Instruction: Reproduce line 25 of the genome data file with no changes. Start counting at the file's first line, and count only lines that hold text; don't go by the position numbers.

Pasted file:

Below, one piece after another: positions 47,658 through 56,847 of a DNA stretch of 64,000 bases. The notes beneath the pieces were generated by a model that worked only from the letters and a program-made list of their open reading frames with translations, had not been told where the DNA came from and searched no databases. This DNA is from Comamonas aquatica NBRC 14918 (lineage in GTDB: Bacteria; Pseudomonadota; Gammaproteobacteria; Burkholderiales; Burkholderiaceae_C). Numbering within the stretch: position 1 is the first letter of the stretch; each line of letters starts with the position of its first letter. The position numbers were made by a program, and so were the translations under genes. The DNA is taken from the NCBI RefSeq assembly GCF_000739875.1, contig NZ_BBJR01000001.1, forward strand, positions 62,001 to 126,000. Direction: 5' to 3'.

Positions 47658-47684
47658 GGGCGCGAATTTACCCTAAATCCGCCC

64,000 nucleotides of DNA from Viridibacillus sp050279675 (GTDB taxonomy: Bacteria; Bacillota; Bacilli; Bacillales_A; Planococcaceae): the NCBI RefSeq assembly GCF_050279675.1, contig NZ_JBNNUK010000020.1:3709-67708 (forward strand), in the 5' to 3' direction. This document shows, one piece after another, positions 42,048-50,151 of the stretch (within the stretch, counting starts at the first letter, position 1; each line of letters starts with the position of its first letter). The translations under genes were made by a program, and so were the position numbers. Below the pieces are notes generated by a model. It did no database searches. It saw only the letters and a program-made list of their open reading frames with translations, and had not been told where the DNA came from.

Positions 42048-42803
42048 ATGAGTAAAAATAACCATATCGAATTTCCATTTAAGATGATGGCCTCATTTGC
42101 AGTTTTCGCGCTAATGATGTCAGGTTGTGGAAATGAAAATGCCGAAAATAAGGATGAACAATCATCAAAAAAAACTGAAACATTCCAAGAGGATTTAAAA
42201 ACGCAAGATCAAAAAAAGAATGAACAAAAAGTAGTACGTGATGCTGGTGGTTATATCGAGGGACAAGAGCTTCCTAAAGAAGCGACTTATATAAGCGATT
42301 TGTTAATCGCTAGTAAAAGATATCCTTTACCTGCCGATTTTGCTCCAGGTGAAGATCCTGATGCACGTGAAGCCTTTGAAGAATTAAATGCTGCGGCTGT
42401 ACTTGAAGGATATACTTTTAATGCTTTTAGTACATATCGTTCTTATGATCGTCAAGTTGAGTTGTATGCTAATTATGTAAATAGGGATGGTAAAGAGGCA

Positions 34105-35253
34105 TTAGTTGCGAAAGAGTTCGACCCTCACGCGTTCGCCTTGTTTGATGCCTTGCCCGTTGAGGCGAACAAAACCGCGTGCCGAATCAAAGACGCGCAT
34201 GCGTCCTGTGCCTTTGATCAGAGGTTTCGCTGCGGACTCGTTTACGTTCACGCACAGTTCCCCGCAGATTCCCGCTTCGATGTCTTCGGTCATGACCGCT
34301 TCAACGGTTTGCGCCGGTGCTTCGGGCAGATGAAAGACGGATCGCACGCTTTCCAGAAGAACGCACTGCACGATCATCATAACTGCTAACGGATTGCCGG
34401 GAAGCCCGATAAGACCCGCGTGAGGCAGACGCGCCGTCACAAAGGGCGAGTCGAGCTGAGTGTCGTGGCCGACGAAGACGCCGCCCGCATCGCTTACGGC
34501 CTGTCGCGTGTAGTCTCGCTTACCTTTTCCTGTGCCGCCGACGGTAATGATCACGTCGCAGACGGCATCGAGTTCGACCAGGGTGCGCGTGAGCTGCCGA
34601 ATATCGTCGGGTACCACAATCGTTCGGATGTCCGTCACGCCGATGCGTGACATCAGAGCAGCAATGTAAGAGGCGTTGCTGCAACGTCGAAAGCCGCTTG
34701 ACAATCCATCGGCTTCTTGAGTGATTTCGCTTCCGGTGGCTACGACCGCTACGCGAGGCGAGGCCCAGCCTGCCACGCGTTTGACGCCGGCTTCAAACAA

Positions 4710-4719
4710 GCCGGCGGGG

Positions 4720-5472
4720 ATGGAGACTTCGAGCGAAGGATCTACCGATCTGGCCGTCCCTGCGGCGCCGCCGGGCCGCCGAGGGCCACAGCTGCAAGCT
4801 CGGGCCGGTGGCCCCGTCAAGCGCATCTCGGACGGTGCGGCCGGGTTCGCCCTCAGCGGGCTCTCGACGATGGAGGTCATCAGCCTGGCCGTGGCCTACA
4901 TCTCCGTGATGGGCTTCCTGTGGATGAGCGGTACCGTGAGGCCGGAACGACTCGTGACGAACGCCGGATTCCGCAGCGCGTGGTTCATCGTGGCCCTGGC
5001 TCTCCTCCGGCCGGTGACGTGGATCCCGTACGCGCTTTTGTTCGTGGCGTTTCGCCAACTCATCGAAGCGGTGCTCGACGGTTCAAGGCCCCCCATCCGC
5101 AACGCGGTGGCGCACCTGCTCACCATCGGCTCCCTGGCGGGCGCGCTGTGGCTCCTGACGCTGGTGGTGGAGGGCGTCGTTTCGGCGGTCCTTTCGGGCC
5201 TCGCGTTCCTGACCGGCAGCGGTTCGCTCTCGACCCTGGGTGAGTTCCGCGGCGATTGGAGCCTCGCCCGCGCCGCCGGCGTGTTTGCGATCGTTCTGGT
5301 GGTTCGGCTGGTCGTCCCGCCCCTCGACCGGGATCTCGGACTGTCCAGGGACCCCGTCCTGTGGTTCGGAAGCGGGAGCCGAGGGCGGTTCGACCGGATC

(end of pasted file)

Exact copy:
5001 TCTCCTCCGGCCGGTGACGTGGATCCCGTACGCGCTTTTGTTCGTGGCGTTTCGCCAACTCATCGAAGCGGTGCTCGACGGTTCAAGGCCCCCCATCCGC